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Pricing: Forget the 2, 3 and 4

Why would anyone price something at $1,230?

The thirty dollars on the end of the $1,230 is lost. In fact, it gets in the way. If you’re going to cross over a hundred dollar barrier, then you should go all the way minimally to $1,270.00 or better yet $1,280.00.

The difference to the customer in how they see the price $1,230 and $1,280 is not as great as you think, so why leave $50.00 of pure profit on the table?

It doesn’t make sense unless what you’re selling is so price competitive. If it is then I’d rather spend time beefing up my sales presentation to make the extra $50.00.

Determining the price point you’re going to sell something at is certainly not something to be taken lightly. At the same time, don’t allow yourself to get sucked into not believing your own price. Price it right to allow you to maximize your profit.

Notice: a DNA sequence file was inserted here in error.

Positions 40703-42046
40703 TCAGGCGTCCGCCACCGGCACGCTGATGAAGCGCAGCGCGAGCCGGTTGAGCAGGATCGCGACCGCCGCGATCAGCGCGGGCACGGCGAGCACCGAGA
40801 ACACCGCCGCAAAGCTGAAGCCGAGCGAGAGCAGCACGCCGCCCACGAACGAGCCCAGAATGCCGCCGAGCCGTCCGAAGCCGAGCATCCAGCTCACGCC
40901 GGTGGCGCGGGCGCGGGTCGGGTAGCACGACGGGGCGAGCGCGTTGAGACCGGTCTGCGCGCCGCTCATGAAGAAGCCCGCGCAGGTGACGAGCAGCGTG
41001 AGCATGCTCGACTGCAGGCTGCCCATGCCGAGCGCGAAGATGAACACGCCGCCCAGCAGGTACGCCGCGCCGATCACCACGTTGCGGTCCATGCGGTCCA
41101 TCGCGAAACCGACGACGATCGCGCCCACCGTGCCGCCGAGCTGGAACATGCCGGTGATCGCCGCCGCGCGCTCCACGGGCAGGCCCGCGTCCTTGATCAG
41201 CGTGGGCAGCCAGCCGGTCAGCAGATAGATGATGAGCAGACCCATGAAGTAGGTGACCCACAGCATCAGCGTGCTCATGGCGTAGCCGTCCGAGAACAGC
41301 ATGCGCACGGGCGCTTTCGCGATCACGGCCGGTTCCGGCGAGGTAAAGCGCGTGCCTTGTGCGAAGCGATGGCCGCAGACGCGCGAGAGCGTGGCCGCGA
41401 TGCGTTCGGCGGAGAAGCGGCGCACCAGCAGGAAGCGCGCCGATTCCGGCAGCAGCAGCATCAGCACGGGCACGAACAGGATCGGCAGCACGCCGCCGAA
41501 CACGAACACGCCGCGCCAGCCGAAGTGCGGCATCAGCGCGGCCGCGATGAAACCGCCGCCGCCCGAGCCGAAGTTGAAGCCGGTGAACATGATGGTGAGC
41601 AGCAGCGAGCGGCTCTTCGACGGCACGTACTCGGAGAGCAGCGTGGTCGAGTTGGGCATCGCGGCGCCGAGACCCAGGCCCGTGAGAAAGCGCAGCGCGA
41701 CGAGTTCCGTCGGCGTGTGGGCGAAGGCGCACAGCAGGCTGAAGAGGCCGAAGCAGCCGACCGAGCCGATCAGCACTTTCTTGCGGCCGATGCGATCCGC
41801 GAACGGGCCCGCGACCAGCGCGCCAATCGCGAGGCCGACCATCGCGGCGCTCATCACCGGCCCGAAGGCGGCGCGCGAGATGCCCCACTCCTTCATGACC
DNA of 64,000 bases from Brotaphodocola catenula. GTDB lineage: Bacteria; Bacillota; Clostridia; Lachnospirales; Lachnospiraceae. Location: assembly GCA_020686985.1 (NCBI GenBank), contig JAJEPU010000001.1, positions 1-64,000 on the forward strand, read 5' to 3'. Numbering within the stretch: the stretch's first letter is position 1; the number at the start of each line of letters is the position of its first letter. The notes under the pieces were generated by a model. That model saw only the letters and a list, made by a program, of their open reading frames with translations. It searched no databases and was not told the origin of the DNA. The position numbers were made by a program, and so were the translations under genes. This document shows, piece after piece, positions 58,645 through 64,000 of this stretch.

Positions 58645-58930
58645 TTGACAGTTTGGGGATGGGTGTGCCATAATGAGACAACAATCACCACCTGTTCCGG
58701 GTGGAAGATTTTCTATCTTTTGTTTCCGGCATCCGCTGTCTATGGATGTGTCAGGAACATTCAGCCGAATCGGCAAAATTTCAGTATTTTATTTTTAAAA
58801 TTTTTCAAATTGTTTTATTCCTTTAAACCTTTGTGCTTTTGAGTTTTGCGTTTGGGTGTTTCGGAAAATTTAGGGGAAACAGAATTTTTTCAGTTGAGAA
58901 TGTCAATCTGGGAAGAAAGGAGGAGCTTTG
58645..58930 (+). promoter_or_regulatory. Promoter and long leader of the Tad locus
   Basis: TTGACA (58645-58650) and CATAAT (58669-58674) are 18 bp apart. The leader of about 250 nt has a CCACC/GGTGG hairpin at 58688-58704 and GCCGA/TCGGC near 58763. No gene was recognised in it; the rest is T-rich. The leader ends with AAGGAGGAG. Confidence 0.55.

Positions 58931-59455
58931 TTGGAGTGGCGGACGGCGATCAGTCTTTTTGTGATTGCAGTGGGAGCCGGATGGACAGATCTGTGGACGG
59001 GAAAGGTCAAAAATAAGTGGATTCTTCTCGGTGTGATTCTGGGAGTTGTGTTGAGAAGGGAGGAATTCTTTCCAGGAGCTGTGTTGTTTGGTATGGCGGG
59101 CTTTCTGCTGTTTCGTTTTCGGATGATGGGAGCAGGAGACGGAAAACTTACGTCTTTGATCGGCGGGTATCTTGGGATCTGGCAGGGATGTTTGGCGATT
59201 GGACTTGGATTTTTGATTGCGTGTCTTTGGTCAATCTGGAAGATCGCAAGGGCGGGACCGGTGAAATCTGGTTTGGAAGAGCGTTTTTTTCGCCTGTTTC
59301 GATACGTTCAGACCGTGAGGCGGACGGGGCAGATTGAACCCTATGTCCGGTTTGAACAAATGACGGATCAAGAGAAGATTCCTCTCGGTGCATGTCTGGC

Once you jump a barrier, go all the way. If you were at $490 don’t go to $530. Push it higher — at least go to $570. If you get into an absolute jam with a customer, you can always come down to $540, but that still leaves you with a $50.00 increase.

Using this approach also allows the customer to feel as if they are getting some sort of a major break in price. If on the other hand you went only to $520 and you have to discount something back, then you’re basically back to where you started.  The only problem is you will have gone through a lot of work and receive nothing incremental for your work.

My belief has always been if you’re going to take a price increase and go through the effort of communicating it, then you might has well make it meaningful.

Copyright 2011, Mark Hunter “The Sales Hunter.” Sales Motivation Blog.

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